Millions in dollars in grants from corporations are funding the clearcut/tree planting project for "carbon sequestration" (i.e. planting trees to remove carbon from the atmosphere). Ironically, the grinding and burning of the recovering chaparral and the trees killed in the project will release a significant amount of carbon. Reportedly, another 2,500 acres of ceanothus removal is planned. Professionals within the State Park system itself have objected to this project, but when millions of dollars have been contributed and a bureaucracy has been established, it can be extremely difficult to turn the tide.
By causing disturbances to soil, streambeds, and the natural process of succession, California State Parks is violating its own mission - to preserve and protect representative landscapes that have been dedicated to the State Park system, to be managed as ecological wholes.
Avoiding Environmental Law
To skip the usual planning process, State Parks filed an emergency exemption to the California Environmental Quality Act (CEQA) on August 3, 2009 for their "Reforestation Project." This allowed them to avoid public comment, avoid requirements that they consider the environmental impacts of their project, and avoid input from outside experts to assist in considering alternative actions. When a government agency charged with protecting the state's natural resources fails to properly consider the environmental impacts of such a large, habitat altering project, it needs to be challenged by the public.
State Parks filed their CEQA exemption three months after we had filed our intent to sue San Diego County for the very same reason - the improper use of the emergency exemption clause (to start clearing more than 300 square miles of native habit in the backcountry without properly considering environmental impacts). County officials were likely in close consultation with the park.
We unfortunately missed our opportunity to respond because we were focused on stopping the county's clearance plans.
Here is the language used in the Parks' exemption.
Adopt and implement vegetation restoration plan for fire-damaged areas of Cuyamaca Rancho State Park. Ninety-five percent of the park's mixed conifer forest was burned in the 2003 Cedar Fire, for which a state of emergency was declared by the governor.
This was exactly the same rationale San Diego County used in their plan and the same one the judge rejected when ruling against the county in our case. He found that a multi-year project to radically alter habitat is clearly NOT an emergency.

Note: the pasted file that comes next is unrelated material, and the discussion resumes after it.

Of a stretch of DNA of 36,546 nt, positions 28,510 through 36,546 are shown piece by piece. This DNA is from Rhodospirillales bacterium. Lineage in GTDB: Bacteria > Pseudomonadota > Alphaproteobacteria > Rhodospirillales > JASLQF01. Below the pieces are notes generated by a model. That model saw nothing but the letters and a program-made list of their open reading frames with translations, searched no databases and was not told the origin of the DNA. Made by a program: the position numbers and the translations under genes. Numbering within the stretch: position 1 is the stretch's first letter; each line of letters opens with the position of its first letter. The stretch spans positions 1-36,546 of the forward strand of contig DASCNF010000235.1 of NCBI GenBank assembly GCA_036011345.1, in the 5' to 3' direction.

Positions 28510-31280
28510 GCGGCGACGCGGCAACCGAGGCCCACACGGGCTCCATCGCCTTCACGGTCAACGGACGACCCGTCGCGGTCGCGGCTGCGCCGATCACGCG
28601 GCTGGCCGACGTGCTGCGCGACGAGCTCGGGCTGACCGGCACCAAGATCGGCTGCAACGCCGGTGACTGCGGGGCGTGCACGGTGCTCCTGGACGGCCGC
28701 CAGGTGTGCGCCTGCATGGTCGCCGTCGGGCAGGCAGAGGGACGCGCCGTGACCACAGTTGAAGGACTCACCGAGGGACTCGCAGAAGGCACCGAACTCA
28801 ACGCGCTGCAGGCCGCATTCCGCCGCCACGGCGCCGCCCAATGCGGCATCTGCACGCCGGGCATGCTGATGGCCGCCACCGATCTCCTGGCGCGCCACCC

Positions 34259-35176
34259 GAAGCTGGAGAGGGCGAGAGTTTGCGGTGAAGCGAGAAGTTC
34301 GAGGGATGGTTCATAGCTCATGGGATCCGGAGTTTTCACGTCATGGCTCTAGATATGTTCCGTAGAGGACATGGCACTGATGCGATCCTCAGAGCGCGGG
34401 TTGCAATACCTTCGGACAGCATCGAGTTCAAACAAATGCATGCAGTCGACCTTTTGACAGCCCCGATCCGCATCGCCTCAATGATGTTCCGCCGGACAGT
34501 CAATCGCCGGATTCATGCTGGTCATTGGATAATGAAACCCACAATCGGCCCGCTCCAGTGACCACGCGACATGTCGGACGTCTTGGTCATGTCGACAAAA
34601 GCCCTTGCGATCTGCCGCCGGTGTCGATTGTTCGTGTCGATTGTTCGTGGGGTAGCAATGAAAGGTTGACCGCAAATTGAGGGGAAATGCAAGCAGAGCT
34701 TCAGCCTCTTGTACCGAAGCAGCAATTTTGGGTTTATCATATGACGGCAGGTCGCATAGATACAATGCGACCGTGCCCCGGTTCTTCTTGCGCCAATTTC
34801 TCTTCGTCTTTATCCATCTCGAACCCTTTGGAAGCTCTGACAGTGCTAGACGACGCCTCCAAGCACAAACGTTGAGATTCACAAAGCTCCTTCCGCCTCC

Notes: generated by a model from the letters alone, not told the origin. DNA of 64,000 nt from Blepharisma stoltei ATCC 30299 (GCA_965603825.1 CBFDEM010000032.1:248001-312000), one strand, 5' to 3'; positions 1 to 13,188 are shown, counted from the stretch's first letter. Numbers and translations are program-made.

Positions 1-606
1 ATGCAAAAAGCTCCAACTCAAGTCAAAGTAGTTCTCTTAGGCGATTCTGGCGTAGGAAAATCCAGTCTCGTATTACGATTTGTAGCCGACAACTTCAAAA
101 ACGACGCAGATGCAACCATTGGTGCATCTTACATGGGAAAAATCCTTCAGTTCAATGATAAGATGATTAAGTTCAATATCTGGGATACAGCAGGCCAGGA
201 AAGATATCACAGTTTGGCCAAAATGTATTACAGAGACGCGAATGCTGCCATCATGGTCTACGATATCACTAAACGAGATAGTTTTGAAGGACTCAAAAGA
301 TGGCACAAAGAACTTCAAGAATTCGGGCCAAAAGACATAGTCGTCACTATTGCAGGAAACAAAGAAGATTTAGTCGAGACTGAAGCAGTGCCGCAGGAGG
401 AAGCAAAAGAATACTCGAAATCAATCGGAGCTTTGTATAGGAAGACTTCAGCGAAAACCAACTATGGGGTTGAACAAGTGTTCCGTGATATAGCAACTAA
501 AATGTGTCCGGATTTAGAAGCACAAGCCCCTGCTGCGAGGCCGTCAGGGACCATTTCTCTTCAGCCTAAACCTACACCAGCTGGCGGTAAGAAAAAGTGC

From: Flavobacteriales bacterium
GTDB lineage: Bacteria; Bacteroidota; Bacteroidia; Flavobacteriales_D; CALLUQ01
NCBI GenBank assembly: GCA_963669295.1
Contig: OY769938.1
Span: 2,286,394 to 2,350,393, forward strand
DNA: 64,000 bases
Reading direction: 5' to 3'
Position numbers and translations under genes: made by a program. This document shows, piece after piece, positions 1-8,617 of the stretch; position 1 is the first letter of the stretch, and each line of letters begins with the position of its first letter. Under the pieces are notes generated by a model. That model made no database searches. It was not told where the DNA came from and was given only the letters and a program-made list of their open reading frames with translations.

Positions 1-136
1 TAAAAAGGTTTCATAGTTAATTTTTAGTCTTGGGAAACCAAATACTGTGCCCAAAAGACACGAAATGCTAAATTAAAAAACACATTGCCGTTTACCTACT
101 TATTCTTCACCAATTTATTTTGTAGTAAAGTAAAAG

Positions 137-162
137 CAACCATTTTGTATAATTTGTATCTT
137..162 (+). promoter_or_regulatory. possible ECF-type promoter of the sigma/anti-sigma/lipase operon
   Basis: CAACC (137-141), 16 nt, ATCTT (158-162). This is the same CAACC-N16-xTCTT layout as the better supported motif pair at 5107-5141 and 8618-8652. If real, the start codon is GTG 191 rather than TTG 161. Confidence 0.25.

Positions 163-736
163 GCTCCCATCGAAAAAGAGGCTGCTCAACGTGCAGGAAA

Citizens only have 35 days to appeal an agency's use of a CEQA exemption, so we cannot pursue that course. However, we are investigating other options.
History of Actions/Events
October 4, 2012: We submitted a Public Records Act request to State Parks for all documents relating to their so-called "reforestation" project in Cuyamaca.
December 17, 2012: Sent State Parks an intent to file a Complaint for Declaratory and Injunctive Relief against the California State Department of Parks and Recreation for their failure to produce documents relating to the destruction of native habitat as part of their project.
December 23, 2012: Received from State Parks a CD containing a partial fulfillment of our request for information. State Parks indicated they would be providing more in approximately four weeks.
March 15, 2013: After digesting all the documents we have acquired through our Public Records Request, we have unfortunately concluded that we cannot use the courts to challenge the current habitat destruction (termed "reforestation") project currently underway at the park.
State Parks filed a emergency exemption back in August, 2009, to develop a yet-to-be-written, broad-based "vegetation restoration plan" for the park, meaning they didn't have to submit their plan for independent review by citizens and scientists. The description of the plan in the exemption document was one sentence long.
Citizens only have 35 days to challenge these kinds of exemptions.
November 12, 2013: A public meeting was held by State Parks to discuss the developing draft of a new Cuyamaca Rancho State Park General Plan. We requested that the "reforestation project" be addressed in the plan. Why? At 2,500 acres, the "reforestation project" is planned to be at least ten times larger than the emergency CEQA exemption permit that was issued five years ago. The contract for the work implies that even more acreage could be added.
Already, with less than half that acreage having been altered, the reforestation project has impacted the park by risk and actuality of burning unplanned areas during controlled burns, road expansion with its visual and runoff impacts on the Park, watershed damage from erosion off reforestation plots and roads, exotic plant invasion, wildlife habitat alteration including a formerly open-water stream being filled in, and reduction in native plant abundance and distribution. The project has far more impact than any other activity already mapped and presented to the public in scoping meetings, and therefore must be included in the General Plan Update. The costs and benefits of the project can then be analyzed under CEQA and, in that process, also be opened for public comment.